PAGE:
Sunday, 30 June 2013

Runners relationship with PHANTOM aches and pains!

Hi again,

It's been a long time since my last blog, as all you runners know with work commitments, running a home, family and of course training!! It doesn't leave you with a lot of time! Well, that's not true... I have the time, just not much energy :). Once you have read this blog I would love some feedback just so I can put my mind at rest and know I'm not going mental!!

I have spoken to other runners and sportsmen about this subject and I'm pretty sure it's not just me. I call it Phantom injury! The way it works is like this: I plan out my races at the beginning of the year and structure my training around them as I'm pretty sure you all do. Sorry to completely change the subject, I just watched Mo Farah win the 5000m in Birmingham. How does he run that QUICK!!!! Crazy, crazy, crazy!!!!!!!! Anyway, sorry about that, back to the blog :) So like I was saying I plan my year and then start training. This year training has gone really well. I have managed lots of quality miles in the mountains and on the coast paths around Cornwall, and on the back of this the results have been quite good with a 7th, 6th (would have been 4th if I hadn't got lost!!) and a 4th in my last race which I will let you know all about later in the blog. When I say training has gone well, it has until about two weeks before each race!! And then it strikes "PHANTOM INJURY". I go from super strong hill rep sessions, powerful strength workouts on the beach and long flowing weekend runs across the beautiful Cornish countryside to being struck down by a sudden injury :(.

The perfect example of this has just happened before my last race. Everything was going really well, I had completed some tough weeks of training, running anything from 60 miles to 85 miles with no problems at all. I had just run my longest training run of 36 miles across Cornwall getting me ready for UTSW 100 2013. The run went great (apart from getting lost again, do you see a pattern forming!). I will cover the relationship between runners and navigation in another blog later on :). So the run went well, I had no pain on the run or after and felt super confident about the race ahead. One week on from that run I started to get a bit of discomfort in my right ankle. I didn't think too much about it because it didn't actually hurt when I was running and you know what us runners are like, we are all pretty good at dealing with a bit of discomfort!! As the days and miles went on the discomfort started to become a pain and the pain started to creep to different parts of my ankle and foot. With about 3 weeks to go to my A race of the season the pain had got so bad that I had to take a week off from running and get some sports massage on my lower right leg to try and get rid of the pain before my big race. The week off from running seemed to help with the pain and it was back to be just a discomfort. The one thing I had going for me was I was just starting my taper for the race so my millage had gone down so I could get a bit of rest for my ankle. To say my confidence had been knocked was an understatement!!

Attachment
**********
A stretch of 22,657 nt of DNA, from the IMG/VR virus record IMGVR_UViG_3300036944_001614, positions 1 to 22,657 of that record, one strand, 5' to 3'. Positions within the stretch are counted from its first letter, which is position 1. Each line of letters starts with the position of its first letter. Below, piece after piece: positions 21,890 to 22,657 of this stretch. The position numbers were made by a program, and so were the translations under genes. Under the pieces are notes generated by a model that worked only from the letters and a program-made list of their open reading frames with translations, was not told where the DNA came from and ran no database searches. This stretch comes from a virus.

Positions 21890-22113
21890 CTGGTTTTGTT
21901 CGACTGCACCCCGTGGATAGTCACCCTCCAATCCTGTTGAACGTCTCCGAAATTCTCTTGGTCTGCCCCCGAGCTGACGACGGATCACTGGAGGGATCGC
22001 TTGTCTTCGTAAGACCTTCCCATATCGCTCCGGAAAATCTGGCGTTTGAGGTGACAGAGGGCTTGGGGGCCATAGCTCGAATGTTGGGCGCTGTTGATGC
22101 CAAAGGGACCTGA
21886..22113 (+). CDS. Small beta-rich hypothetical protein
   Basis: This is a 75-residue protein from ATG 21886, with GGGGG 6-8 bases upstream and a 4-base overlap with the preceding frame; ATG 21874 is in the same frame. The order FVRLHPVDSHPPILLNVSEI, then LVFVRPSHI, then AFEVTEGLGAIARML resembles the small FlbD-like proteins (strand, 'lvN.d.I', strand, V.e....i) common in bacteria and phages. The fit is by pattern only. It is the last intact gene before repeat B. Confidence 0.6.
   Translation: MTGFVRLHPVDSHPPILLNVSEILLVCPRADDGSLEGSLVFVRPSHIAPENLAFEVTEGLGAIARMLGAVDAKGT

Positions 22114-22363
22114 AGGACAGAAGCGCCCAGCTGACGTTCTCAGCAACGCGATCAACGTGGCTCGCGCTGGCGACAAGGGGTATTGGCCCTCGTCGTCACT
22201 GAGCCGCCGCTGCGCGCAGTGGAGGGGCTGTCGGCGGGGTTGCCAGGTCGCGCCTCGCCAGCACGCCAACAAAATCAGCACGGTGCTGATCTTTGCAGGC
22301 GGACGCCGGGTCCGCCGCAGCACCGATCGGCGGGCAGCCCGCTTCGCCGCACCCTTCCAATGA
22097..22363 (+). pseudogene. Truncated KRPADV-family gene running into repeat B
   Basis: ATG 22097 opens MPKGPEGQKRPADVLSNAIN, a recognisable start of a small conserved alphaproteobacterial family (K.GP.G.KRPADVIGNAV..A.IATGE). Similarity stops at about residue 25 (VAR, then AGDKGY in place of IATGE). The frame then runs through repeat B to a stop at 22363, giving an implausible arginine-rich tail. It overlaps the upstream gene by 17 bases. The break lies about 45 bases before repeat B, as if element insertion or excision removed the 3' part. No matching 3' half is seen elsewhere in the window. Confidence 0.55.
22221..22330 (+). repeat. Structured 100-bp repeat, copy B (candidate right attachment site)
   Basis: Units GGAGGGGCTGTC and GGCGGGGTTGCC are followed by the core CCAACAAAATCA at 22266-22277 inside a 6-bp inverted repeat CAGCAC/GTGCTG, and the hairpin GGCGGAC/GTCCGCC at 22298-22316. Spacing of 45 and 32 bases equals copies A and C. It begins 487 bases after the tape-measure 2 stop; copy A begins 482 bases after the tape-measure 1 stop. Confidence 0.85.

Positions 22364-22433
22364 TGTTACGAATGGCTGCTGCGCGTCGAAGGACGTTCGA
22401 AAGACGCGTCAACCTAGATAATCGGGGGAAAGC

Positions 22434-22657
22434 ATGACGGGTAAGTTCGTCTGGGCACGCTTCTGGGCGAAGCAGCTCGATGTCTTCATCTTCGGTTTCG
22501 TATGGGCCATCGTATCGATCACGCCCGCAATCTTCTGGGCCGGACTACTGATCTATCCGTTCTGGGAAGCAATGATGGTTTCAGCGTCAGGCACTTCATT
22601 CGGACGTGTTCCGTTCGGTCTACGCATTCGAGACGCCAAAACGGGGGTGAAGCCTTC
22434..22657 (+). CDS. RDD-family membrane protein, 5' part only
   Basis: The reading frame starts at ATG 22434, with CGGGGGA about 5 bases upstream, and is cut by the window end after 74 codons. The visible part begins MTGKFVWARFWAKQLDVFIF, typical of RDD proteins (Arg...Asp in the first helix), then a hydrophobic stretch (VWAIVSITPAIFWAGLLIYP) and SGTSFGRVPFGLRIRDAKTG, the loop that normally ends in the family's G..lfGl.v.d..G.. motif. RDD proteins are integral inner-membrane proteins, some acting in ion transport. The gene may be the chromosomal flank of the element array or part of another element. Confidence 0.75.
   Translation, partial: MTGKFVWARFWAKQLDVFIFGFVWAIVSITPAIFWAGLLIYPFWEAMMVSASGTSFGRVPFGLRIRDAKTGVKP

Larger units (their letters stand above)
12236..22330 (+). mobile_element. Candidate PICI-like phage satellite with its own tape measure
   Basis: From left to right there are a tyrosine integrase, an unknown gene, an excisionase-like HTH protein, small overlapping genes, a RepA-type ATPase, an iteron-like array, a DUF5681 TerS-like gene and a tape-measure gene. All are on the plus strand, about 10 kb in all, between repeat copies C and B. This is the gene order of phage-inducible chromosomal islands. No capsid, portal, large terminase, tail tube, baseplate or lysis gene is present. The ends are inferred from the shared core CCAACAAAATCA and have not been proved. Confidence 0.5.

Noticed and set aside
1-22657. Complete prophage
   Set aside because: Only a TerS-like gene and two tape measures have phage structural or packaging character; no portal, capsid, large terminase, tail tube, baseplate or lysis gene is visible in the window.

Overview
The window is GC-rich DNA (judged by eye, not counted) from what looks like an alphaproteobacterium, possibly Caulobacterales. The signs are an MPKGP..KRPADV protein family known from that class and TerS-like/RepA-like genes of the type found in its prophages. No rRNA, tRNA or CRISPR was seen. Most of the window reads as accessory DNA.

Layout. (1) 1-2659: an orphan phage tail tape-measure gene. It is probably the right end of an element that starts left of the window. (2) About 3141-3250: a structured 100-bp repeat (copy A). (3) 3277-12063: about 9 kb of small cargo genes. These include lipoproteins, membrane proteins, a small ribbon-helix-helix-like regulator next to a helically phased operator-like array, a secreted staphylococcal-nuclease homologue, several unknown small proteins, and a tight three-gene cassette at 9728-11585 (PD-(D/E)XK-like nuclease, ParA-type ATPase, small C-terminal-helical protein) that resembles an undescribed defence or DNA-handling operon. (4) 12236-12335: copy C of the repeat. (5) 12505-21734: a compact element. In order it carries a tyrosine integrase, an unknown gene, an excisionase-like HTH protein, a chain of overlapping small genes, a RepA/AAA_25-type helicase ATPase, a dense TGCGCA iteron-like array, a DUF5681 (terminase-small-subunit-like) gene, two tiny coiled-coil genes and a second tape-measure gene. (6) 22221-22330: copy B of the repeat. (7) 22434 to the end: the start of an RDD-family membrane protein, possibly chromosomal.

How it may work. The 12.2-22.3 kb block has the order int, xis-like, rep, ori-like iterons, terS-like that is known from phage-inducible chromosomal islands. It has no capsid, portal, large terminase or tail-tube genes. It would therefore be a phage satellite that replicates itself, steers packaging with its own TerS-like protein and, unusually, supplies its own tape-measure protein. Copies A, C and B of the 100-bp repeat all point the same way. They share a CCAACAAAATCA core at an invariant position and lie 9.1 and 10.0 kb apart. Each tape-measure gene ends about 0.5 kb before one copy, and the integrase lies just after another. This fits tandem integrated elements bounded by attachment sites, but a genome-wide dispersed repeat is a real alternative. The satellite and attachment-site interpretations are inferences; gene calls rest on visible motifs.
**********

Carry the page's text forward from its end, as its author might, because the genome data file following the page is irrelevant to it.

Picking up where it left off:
So with the pain gone I spent the next two weeks of my taper doing short, steady runs still running with some discomfort and still worried if I had an injury or not?? But my main concern was could I get through the race at all!!! The week before the race involved lots of rest, lots of sports massage and even more ICE. Race day was here! The race started at 5.30pm so I spent most of the morning and early afternoon getting organized for the race and of course getting worked up with worry and doubt if my ankle was going to hold up for 100 miles!! Anyway, to cut a long story short, I think you have all worked out the ending? Once again I started the race and all the discomfort and the pain I had been suffering from just faded away, I managed to run 100 miles on coast path, tarmac and moor land with no pain in my ankle or heel what so ever!! I really can not explain this phenomenon that I suffer from but I have learnt a lot from my last race. If I can go into a 100 mile race with a injury (or what I think is an injury)  and not suffer, it must all be in my head! With two months to go till my next race and my next PHANTOM INJURY I have to make sure that when it comes, I stay positive and try to blank it from my mind :)  Thanks for reading and if you suffer from the same condition please leave me some feedback!

Race report - UTSW 100, 2013.